This week I found myself thinking about a friend I met during my PhD at the University of Birmingham, Dr Jonathan Maxwell. I met Jon (as he preferred to be called) when he was still an undergraduate via the karate club I joined there. For several years we’d been friends, but a few years after I’d left Birmingham, around 2002 or 2003, we lost touch: the email I had was no longer valid and he’d moved on from Portsmouth University where we’d last been in contact.
On Thursday I decided to try and get back in touch. A few years back I’d come across one of his papers (he’d gained his PhD in Sports Psychology, studying implicit learning) during a search for papers on machine learning. This paper indicated he was based at the Institute of Human Performance at the University of Hong Kong. I looked up the web site of the institute but he wasn’t in the staff list. I double checked the paper and he’d definitely been there.
I figured he must have moved on again, but searching for him or his papers or looking at his co-authors’ institutions and checking to see if he’d moved to one of them shed no light on the matter. Eventually I did an image search and I found a picture of him! His hair had turned grey and had receded a bit but it was definitely him. So I clicked on the picture…
The link took me to his obituary at the Institute of Human Performance. He’d died in January 2009 at the age of 39, leaving behind his pregnant wife and two sons. I was, of course, shocked and saddened to hear this. Someone only a few years older than me, who’d been a good friend of mine at Uni and who kept himself in good shape, had died suddenly and unexpectedly. So many thoughts and questions have gone through my head since finding out, but in the end here is what I have to say:
Jon, I’m sorry we lost touch and I’m sad you’re gone.
I’d like to tell you about the things I’ve been up to since we last saw each other, when I stayed for a weekend and we watched Gladiator on DVD at your flat in Birmingham with a meal (pizza or curry, I can’t quite remember) and, of course, a few beers. Could that really have been 10 years ago?!
I’d love to tell you about my 2 years in Groningen, the Netherlands, using neural networks to model an aspect of language acquisition, whilst in my spare time researching Dutch and Belgian beers, and even learning some Dutch!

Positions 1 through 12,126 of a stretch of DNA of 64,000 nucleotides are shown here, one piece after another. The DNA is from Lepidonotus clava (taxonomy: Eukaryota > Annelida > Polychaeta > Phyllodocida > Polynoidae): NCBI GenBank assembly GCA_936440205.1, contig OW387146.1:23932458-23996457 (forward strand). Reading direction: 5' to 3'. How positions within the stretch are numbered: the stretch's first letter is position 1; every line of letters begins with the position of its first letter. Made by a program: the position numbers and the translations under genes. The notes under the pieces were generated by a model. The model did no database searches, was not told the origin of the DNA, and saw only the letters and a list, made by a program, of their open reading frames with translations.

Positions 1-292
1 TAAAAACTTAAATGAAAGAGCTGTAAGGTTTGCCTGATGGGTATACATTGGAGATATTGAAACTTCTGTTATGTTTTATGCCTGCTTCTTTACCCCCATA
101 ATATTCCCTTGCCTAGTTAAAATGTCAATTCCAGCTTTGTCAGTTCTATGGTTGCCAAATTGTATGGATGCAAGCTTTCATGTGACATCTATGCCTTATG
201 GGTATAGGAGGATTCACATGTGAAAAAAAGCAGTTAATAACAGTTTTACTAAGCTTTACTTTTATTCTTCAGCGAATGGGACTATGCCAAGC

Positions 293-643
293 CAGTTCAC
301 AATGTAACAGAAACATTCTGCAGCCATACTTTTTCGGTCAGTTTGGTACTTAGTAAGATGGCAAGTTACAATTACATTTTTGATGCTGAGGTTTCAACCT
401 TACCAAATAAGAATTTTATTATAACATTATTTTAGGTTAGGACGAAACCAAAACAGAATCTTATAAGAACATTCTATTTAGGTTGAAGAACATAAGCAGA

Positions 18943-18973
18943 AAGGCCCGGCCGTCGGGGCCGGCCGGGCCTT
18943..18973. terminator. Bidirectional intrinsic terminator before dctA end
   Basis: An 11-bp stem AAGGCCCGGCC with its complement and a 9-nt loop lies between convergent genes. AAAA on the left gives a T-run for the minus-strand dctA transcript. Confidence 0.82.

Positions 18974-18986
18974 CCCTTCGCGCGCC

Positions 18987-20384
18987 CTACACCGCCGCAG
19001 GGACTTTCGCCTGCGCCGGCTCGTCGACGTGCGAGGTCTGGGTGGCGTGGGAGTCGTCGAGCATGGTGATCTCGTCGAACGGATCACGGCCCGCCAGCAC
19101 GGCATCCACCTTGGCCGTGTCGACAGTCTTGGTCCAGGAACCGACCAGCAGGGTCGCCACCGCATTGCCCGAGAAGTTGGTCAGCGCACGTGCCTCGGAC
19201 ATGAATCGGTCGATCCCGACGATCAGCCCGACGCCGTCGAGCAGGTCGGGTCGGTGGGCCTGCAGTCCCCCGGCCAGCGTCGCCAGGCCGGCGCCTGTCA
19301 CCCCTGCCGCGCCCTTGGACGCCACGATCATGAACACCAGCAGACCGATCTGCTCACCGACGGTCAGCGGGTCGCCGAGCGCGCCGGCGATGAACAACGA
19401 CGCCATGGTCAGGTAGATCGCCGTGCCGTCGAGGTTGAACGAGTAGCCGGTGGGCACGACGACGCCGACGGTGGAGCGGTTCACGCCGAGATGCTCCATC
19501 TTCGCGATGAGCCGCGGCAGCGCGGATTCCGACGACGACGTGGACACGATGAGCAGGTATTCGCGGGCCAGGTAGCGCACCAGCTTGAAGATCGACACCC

I’d love to tell you about my return (for 5 years) to my home town of Glasgow, including buying a flat there and getting involved in a political campaign, NO2ID.
And of course, I’d love to tell you about my present life in London working for an exciting start-up company.
I’d love to hear about your life and work in Hong Kong.
I’d love to have met your family and friends there.
In other words, I’d love for us to catch up and share some beers over a curry again…
However, now it’s too late, and I am sorry we don’t have that chance now.
I’m sorry it was over 2 years before I found out you’d passed away and I’m sad you’re not around for your wife and children.
I am sorry you passed way due to a rare medical condition, one which physical fitness and general good health are no protection against. It was a condition you didn’t even know you had, one that is difficult to diagnose. Sometimes life really sucks! But on the other hand…
I enjoyed the curries, the beers and the bottles of wine (you chose the latter particularly well!) we shared.
I enjoyed the nights out we shared at pubs and clubs in Birmingham and watching the 5 nations (for it was 5 back then!) with you, even when you teased me about how England would beat Scotland (I hate to admit you were usually right!)
I apologise again for the black eye I accidentally gave you when we were mock sparring on the dance floor at the Guild! (How drunk were we?) Black-eye aside, that was a good night, one of many…
I was also happy to have been a subject in one of your PhD experiments on implicit learning and found the work you were doing very interesting.
So thankyou Jon, for some great times and good memories.
I am glad to see that you established a strong academic career with a solid record of publications in your field.
I am glad you found someone to settle down and start a family with, and had the chance to experience the sheer joy I’ve seen in the friends and relatives of mine who have also started families.
I’m glad you and your wife made a big impression with the people you met in Hong Kong, and I’m glad that you made good friends there who, I was so moved to learn, looked after your wife and family in their time of need after you were gone.
I am glad that, in the time you had, you made a good life for yourself and your family in Hong Kong and that it looks like you were very happy there.
For if there is a lesson to be learned from your life, it is that we should strive to make a good life for ourselves and those we care about and to make the best use of our time in this world not just because that time is limited and we don’t know when it will be up, but also because we can have a good life and we can be happy if we work at it.
So finally, it’s time to say goodbye Jon. You were a thoughtful, generous person and it was my privilege to have been your friend.